Hamilton teen banned from crypto for a year after hacking $48-million from ‘bitcoin pioneer’

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A Hamil­ton teen who stole $48-mil­lion in cryp­tocur­ren­cy from a U.S. entre­pre­neur – what police say was the biggest such hack of a sin­gle vic­tim – will spend no fur­ther time in cus­tody but has been banned from han­dling dig­i­tal assets for a year.

The young man, who was 17 at the time of the offence in 2020 and can­not be named under Canada’s Youth Crim­i­nal Jus­tice Act, had reached a deal with pros­e­cu­tors and was hand­ed a one-year pro­ba­tion Fri­day with the con­di­tion of not trans­act­ing in cryp­tocur­ren­cy dur­ing that period.

The inter­na­tion­al case spanned mul­ti­ple agen­cies, includ­ing the U.S. Fed­er­al Bureau of Inves­ti­ga­tion and Secret Ser­vice, and high­lights the unique secu­ri­ty issues and increas­ing promi­nence of dig­i­tal assets in today’s online world.

The teen plead­ed guilty to one count of theft over $5,000. In a joint sub­mis­sion accept­ed by Jus­tice Joe Fioruc­ci in a Hamil­ton court, the defence and pros­e­cu­tion rec­om­mend­ed no jail time – part­ly due to the year the young man had already spent in custody.

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Defence lawyer Luka Rados told the court his client has strug­gled with anx­i­ety and oth­er men­tal-health issues and has had to drop out of tra­di­tion­al school. But he is now poised to com­plete high school and wants to even­tu­al­ly work in cybersecurity.

“Some­one hav­ing been involved in a mas­sive cryp­tocur­ren­cy hack now becom­ing a secu­ri­ty expert is a fit­ting way for this case to come full cir­cle,” Mr. Rados said.

The teen, who has been out on bail, appeared before the court remote­ly, with the com­put­er screen turned away from the pub­lic. He apol­o­gized direct­ly to the vic­tim – entre­pre­neur and investor Josh Jones of California.

“I intend to move for­ward only in a pos­i­tive direc­tion,” he said.

The court heard that it was pos­si­ble the young man had worked with anoth­er per­son, but it was unclear if author­i­ties were pur­su­ing the mat­ter further.

About 94 bit­coins, worth rough­ly $2.5‑million, would be returned to the vic­tim. It remains to be seen how much of the $48-mil­lion can be recovered.

Hamil­ton police announced in Novem­ber that they had arrest­ed the teen for a so-called “SIM swap” attack, in which per­pe­tra­tors trick telecom­mu­ni­ca­tions com­pa­nies into port­ing over vic­tims’ cell­phone num­bers to SIM cards they con­trol. Access to a cell­phone num­ber fre­quent­ly grants access to oth­er accounts, includ­ing e‑mail, whose log-ins are often depen­dent on two-fac­tor, text-mes­sage authentication.

Per­pe­tra­tors are often young men who spend a lot of time in insu­lar online cul­tures. They some­times steal short or one-word user­names, which sig­nal ear­ly adop­tion and can both com­mand clout and sell for thou­sands of dol­lars. They also some­times fish for pass­words to cryp­tocur­ren­cy, whose trans­ac­tions are con­sid­ered irreversible.

Often, though, SIM swap­ping tar­gets celebri­ties and is done pure­ly for fun.

The Hamil­ton teen has no pri­or crim­i­nal record. But he had been SIM swap­ping since at least 2016 and has con­nec­tions to many high-pro­file hack­ers, accord­ing to his chat logs, which The Globe and Mail obtained from a con­fi­den­tial source.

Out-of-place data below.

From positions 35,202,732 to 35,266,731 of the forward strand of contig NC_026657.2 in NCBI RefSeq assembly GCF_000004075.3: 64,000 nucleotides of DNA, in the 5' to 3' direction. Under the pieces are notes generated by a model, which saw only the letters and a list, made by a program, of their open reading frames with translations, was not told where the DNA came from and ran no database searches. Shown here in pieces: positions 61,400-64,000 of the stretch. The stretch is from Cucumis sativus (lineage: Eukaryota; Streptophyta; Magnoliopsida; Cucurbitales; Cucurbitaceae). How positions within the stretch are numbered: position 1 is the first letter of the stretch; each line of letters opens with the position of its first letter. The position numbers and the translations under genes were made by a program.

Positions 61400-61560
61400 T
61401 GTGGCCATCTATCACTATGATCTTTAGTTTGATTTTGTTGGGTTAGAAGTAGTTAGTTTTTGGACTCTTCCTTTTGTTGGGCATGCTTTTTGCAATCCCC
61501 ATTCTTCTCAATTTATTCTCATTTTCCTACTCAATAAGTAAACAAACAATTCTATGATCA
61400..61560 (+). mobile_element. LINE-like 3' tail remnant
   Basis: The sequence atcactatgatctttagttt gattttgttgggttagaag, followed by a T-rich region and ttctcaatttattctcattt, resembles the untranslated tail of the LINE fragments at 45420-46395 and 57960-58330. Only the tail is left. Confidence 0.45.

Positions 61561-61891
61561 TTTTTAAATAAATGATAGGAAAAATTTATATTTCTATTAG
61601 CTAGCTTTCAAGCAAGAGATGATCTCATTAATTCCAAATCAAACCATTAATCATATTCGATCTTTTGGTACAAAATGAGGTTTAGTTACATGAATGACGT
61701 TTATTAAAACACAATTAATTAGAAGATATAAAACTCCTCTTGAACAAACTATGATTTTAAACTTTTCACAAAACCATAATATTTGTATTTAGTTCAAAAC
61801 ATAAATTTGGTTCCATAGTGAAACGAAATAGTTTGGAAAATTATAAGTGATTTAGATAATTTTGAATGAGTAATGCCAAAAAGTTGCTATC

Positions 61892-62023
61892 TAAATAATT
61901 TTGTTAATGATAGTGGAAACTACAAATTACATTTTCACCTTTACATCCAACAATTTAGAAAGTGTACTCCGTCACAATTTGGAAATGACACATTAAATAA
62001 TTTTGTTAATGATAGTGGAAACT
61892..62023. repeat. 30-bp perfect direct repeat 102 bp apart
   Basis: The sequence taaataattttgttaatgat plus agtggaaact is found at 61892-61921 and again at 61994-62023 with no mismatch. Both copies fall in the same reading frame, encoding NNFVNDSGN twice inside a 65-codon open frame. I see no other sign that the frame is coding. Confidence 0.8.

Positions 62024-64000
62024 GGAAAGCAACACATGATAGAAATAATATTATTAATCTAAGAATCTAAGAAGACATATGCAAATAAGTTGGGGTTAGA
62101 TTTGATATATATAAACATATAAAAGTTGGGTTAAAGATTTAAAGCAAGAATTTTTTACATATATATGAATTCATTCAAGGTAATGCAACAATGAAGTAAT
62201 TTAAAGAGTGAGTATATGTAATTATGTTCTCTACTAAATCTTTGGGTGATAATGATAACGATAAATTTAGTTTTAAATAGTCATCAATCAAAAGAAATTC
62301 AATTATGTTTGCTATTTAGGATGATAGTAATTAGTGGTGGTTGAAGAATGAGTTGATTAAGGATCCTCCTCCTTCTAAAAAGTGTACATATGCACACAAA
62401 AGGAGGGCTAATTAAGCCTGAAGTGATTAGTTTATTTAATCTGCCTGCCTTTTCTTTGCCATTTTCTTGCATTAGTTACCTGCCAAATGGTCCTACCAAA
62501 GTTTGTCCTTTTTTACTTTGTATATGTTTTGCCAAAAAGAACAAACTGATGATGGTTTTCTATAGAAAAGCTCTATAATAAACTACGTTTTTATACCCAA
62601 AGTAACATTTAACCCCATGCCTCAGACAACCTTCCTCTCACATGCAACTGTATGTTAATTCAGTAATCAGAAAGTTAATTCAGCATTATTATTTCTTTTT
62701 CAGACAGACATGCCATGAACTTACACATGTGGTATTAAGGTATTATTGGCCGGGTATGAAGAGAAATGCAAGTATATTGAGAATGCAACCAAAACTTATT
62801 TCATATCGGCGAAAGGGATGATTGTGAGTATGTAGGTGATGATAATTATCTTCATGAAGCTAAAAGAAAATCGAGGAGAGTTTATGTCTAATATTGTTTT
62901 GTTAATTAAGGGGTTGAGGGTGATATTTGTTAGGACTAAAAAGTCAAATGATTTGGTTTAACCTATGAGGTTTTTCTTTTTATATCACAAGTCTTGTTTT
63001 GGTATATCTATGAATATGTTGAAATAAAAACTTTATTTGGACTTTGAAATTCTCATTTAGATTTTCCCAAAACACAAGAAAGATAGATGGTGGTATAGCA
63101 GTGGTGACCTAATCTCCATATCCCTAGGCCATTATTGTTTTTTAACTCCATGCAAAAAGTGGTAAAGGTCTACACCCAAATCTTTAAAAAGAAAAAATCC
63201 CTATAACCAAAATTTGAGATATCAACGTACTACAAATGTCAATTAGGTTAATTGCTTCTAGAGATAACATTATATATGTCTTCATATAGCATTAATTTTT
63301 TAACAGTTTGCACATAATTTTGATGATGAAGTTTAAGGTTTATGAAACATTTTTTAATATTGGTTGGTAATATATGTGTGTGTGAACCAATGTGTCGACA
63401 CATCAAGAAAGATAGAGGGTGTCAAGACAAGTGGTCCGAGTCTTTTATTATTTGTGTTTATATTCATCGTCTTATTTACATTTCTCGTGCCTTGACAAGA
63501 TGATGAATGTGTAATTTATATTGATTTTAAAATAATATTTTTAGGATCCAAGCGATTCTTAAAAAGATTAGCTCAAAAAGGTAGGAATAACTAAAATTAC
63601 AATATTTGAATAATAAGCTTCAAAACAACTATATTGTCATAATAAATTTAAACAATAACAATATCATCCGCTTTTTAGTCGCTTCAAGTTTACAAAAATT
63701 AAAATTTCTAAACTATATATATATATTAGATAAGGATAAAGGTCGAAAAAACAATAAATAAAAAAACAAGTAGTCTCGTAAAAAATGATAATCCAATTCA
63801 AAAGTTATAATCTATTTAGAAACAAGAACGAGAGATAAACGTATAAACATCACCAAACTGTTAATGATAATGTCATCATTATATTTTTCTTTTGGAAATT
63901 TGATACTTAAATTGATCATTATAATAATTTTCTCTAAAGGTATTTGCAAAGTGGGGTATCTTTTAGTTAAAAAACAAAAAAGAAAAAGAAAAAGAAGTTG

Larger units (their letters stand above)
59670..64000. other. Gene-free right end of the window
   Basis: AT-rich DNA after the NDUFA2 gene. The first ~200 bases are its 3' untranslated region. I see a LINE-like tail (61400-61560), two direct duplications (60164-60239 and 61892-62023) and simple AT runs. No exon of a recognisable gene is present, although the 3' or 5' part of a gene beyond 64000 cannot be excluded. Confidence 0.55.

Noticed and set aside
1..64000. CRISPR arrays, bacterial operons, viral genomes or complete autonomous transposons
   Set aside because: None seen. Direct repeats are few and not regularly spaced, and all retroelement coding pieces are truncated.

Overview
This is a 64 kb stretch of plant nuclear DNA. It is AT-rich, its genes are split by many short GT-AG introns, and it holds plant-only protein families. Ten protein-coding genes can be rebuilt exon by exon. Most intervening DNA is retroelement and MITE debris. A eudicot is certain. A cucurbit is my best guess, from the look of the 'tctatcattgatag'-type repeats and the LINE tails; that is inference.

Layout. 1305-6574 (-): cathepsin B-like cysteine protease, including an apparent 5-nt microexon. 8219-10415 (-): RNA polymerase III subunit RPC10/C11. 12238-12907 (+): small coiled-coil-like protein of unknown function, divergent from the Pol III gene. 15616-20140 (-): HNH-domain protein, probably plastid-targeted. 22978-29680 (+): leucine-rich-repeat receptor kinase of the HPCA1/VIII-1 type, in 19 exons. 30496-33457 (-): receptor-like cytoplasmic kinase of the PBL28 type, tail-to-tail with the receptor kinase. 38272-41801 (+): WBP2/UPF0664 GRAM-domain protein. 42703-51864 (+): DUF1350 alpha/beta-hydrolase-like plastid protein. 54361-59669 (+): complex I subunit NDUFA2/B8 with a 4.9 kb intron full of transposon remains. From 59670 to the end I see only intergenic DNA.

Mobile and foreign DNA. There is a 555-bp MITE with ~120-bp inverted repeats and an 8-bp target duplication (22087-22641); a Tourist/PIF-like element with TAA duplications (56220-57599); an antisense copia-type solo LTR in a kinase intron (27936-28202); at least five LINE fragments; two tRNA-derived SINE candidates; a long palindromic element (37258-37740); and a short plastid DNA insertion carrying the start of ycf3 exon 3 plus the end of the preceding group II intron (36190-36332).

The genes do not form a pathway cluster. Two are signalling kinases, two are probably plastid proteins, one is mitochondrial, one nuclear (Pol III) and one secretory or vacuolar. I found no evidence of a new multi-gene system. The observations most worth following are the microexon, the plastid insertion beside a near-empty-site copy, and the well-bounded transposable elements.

The Globe is not nam­ing the source because they were not autho­rized to dis­close that information.

Details of the young man’s back­ground were first report­ed by Toron­to Life.

Fam­i­ly court files show he was brought up large­ly by his moth­er after his par­ents sep­a­rat­ed amid finan­cial issues.

Mr. Rados said Fri­day that the case had a “sil­ver lin­ing”: the young man’s renewed rela­tion­ship with his father, who had moved away. “After [the teen] was charged and found him­self stuck in cus­tody, [his] dad took it upon him­self to move back to Ontario, bail out his son and be there as a father.”

The vic­tim in the case, Mr. Jones, was an ear­ly investor in Bit­coin and has had his hands in web host­ing, avi­a­tion and ani­ma­tion. A pod­cast describes him as the “rich­est, goofi­est, most con­fi­dent yet nor­mal-seem­ing per­son who was a Bit­coin pioneer.”

The court heard that the Hamil­ton teen took con­trol of Mr. Jones’s phone num­ber on the T‑Mobile net­work, broke into his e‑mail and was then able to access his cryp­tocur­ren­cy wal­let on Blockchain.com.

Hamil­ton police, which ini­tial­ly pegged the stolen amount at $46-mil­lion, said the young man was iden­ti­fied as the hack­er after the stolen cryp­tocur­ren­cy was used to buy a user­name con­sid­ered rare in the gam­ing com­mu­ni­ty and linked to an address. The Globe’s source iden­ti­fied the PlaySta­tion Net­work user­name as “God.”

Mr. Rados told the court the ensu­ing arrest was “high­ly dynam­ic” and “aggres­sive,” with police kick­ing in the teen’s door. “The mem­o­ry of that night is burned into the teen’s mind and has been the cause of some post-event stress.”

Hamil­ton police have declined to elab­o­rate on the heavy-hand­ed response for a non-vio­lent offence.

Records obtained from anoth­er police force via a Free­dom-of-Infor­ma­tion request show the young man had been the tar­get of at least one “swat­ting” attempt, in which a prankster calls in a false threat at some­one else’s address to elic­it a response from a tac­ti­cal team. Peo­ple are some­times swat­ted as a result of dis­putes in online circles.

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